Imagine living in a community where no environmental regulations are enforced, irresponsible corporations are left to police themselves, and the local politicians have complete control over what companies come in and how they will operate. You and your neighbors will have no say in the matter at all. Your voice does not matter, you're just poor people, and besides, you don't contribute much to the local economy.
"But we're human beings not buildings."
Money will flow into the pockets of these morally bankrupt officials from the businessmen, and your community will be at the mercy of this deal with the devil, with no voice, no money to fight back against the evil perpetrated on you, and no one willing to listen. If you speak out against the companies you will be labeled as an agitator, an impediment to the local economy, a voice to be silenced.
So what if you get sick, your children suffer and your land is ruined?
It's a fair trade off because the local government is making money and if they make money then the community prospers. But you and your neighbors are still poor. Your quality of life has not improved, in fact, it has grown much worse since this local "economy booster" has become your neighbor.
Your fields are bare, your trees bear no fruit and your river runs black and foul.
Is this the "promised prosperity" you expected?
One of your villagers makes marks on the wall every time someone dies in your community--the line of marks is getting longer with each passing year. Armed men come in the night and beat you and your neighbors for "causing trouble" and a new rule is instituted that all complaints against the companies must go through the local government head. The same official that has grown rich from the toxic corporate neighbors, and who has family in the same village that are suffering while his quality of life soars.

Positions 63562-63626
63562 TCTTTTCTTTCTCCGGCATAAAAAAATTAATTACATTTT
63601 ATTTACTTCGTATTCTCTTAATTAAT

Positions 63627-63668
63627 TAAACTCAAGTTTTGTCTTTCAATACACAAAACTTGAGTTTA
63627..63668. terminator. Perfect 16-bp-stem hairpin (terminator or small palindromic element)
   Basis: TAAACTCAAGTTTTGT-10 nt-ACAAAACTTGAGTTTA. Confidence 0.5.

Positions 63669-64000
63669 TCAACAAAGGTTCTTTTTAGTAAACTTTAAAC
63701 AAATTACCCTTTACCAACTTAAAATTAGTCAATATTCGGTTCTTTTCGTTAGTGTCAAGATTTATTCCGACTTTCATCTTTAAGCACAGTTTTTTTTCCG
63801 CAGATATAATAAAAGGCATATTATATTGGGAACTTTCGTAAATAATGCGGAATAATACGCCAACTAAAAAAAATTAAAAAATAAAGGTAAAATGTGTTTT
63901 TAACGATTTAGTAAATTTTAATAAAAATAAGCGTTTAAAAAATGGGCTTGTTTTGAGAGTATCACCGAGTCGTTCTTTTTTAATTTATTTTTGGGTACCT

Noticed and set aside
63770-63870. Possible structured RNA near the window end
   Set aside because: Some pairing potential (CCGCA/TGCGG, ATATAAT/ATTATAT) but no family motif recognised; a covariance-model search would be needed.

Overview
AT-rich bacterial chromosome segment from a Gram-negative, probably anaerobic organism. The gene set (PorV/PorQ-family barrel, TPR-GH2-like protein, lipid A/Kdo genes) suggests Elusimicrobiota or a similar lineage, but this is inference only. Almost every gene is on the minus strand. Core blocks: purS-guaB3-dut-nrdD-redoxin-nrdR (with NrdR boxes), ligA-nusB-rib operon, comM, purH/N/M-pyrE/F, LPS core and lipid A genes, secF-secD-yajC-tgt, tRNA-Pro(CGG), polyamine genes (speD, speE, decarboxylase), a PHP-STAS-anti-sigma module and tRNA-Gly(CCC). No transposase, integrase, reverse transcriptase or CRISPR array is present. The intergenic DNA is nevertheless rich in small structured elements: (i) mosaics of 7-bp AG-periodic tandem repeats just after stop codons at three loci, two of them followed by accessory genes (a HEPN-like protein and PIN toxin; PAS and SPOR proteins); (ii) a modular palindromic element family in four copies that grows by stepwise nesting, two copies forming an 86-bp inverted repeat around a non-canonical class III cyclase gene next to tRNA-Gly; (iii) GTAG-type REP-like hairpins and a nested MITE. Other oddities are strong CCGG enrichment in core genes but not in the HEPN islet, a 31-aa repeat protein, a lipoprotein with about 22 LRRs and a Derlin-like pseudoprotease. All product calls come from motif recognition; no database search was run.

What do you do? What can you do?
American filmmaker Ruby Yang, with cinematographer Guan Xin and longtime collaborator Thomas Lennon, spent three years chronicling the struggle of China's Qiugang village and their increasingly emboldened population to curb the pollution that was poisoning them in their homes, schools, and fields.
It's a story of courage that we think you should see.
Quotes from the film:
"In our village we are saddened. We are sorry to be born in this place, but we had no choice. This was all forced upon us.
The danger comes from the businessmen who have the money, and the government itself, who have the power.
Either side can get us killed.
How can we fight them when they can just bribe their way out?"
The story of the villagers of Qiugang does not sound so different from stories here in America, and if our recently elected politicians continue this newly invigorated war against the EPA, then which of our own communities will be the next documentary?
We can think of a few that already are, so maybe there is a lesson in the Qiugang Warriors plight that can teach us here in America that one voice can make a difference.
But the voices of many make change.